The Sun's atmosphere is a violent, chaotic place, threaded with ropes of twisted magnetic field that build up stress and cause vast explosions more powerful than any man-made bomb. Direct measurements of the magnetic field are impossible, so scientists resort to complex computer models to explore it. Atoms as we know them cannot survive in the Sun’s atmosphere, called the corona, where temperatures can exceed 2 million degrees Celsius. Instead they are stripped of their electrons to become plasma.
The positively and negatively-charged particles of the plasma spiral along the magnetic field and move with it, like children on a helter-skelter. But large-scale movements of the plasma can also move the magnetic field, equivalent to the children moving the helter-skelter whilst sliding down it. Emerging from the Sun’s surface, called the photosphere, are many ropes of magnetic field that turn into and away from the Sun. Large clumps of plasma move about on the surface, dragging and stretching the magnetic field as plasma travels from the equator towards the poles.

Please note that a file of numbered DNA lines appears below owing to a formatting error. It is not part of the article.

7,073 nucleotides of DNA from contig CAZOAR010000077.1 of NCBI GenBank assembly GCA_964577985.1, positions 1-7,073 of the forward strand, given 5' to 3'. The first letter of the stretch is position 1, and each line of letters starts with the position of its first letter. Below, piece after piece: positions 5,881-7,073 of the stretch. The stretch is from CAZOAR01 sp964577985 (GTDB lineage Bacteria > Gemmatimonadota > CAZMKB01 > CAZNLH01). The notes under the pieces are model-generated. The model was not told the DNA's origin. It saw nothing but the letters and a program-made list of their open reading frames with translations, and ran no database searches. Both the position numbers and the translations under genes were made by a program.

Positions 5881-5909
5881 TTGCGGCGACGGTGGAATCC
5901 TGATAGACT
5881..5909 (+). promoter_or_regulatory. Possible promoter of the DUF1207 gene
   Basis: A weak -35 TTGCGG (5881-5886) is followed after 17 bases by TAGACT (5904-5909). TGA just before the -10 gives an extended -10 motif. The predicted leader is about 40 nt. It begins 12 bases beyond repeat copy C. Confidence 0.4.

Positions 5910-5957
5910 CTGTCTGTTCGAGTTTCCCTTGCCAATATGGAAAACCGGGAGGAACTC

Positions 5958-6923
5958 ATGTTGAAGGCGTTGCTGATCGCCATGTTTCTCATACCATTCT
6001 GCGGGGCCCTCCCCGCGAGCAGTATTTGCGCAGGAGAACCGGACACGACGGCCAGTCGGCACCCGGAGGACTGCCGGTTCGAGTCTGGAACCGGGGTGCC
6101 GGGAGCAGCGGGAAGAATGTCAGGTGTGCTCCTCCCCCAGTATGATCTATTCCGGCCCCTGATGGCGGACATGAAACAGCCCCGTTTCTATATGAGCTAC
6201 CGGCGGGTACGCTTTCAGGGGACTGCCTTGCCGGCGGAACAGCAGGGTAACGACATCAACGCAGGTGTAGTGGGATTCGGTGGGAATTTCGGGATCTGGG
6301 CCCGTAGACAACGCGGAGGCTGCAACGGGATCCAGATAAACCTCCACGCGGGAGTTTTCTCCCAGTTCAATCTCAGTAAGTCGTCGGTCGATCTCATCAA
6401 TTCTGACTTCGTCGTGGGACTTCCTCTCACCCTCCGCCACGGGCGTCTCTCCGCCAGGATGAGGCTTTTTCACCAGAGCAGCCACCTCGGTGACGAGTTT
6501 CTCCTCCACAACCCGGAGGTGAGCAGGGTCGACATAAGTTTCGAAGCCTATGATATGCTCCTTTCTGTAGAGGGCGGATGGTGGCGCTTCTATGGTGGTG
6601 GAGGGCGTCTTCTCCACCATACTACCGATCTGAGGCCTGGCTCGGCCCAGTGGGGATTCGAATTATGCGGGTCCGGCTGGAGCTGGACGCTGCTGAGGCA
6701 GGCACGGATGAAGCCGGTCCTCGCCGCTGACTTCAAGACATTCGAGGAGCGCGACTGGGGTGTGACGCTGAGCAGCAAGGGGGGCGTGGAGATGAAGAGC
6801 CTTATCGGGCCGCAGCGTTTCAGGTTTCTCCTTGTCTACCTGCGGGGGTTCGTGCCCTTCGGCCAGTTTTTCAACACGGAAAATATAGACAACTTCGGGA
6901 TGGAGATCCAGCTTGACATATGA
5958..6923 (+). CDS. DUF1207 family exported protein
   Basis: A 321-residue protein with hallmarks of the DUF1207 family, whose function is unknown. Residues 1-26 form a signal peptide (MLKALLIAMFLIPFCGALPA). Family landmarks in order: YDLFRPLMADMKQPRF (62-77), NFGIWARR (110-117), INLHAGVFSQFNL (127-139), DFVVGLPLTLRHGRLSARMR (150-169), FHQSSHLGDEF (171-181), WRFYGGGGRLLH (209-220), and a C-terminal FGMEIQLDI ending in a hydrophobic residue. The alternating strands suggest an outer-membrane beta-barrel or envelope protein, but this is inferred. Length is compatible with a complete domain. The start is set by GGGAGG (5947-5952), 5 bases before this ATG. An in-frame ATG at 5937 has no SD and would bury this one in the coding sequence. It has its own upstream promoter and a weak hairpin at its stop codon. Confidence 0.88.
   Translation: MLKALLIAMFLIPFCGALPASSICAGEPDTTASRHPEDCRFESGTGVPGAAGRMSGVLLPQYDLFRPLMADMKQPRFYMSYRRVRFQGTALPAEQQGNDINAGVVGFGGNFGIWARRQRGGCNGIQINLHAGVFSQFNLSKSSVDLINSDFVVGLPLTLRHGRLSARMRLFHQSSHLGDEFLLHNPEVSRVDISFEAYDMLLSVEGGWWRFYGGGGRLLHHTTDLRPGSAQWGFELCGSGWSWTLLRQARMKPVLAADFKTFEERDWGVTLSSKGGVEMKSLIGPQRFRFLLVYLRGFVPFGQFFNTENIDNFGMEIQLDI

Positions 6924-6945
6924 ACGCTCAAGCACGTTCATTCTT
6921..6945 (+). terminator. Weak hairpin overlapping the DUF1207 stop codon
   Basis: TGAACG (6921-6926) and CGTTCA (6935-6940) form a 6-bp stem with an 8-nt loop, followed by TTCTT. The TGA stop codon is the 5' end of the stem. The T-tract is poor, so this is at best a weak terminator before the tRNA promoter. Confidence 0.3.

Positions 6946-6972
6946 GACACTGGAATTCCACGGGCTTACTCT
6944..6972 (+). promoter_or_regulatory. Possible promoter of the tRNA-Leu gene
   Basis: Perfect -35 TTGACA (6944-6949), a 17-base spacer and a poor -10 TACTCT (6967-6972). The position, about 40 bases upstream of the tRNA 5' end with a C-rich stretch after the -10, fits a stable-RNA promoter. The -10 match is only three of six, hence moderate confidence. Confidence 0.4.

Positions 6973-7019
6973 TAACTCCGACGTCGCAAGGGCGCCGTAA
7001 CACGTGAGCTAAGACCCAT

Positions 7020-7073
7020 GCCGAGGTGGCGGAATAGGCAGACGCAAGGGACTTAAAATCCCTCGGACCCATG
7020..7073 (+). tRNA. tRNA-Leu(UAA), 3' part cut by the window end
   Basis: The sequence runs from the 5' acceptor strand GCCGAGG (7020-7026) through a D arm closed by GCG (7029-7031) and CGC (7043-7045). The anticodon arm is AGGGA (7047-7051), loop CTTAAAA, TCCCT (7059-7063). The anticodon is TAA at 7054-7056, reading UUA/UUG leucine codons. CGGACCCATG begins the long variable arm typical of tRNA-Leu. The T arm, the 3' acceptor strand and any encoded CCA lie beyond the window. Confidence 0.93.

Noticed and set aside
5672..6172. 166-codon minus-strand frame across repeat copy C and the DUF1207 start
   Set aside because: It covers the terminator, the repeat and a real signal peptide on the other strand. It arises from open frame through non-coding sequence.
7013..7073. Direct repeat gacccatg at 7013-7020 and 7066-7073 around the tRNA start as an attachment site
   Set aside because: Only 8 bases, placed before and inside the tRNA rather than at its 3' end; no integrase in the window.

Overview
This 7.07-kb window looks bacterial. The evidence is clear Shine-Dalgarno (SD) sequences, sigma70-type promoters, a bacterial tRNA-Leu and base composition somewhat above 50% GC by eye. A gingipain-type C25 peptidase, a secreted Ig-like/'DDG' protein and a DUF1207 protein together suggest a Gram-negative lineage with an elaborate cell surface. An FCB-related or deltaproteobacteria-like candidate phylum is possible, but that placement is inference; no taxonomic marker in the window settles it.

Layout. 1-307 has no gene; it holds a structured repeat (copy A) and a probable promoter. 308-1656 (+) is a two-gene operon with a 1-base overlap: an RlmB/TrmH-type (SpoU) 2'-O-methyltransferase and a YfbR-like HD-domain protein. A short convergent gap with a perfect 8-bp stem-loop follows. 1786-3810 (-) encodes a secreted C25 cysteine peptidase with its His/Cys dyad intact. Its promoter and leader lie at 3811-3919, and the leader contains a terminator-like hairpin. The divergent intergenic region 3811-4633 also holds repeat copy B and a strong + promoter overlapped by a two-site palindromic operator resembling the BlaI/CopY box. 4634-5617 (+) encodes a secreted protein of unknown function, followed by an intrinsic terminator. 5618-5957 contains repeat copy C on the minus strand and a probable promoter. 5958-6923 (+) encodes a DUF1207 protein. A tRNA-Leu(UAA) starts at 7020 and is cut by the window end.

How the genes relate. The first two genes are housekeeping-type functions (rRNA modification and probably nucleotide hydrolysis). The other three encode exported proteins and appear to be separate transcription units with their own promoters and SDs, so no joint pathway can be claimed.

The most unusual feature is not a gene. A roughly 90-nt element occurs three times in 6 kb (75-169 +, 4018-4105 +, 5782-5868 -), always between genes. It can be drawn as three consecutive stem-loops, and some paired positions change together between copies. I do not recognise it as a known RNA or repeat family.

Helioseismology is the study of the structure and dynamics of the Sun’s interior through the observation of oscillations on the visible solar surface (the photosphere). Such oscillations are produced by acoustic (p-mode) waves generated at the top of the solar convection zone. By analyzing the spectrum of these oscillations, helioseismologists are able to measure the sound speed, density, and bulk velocity in the interior of the Sun as a function of depth and can determine the departures of these quantities from spherical symmetry. The sound speed is now known to about one part in 104 through most of the solar interior.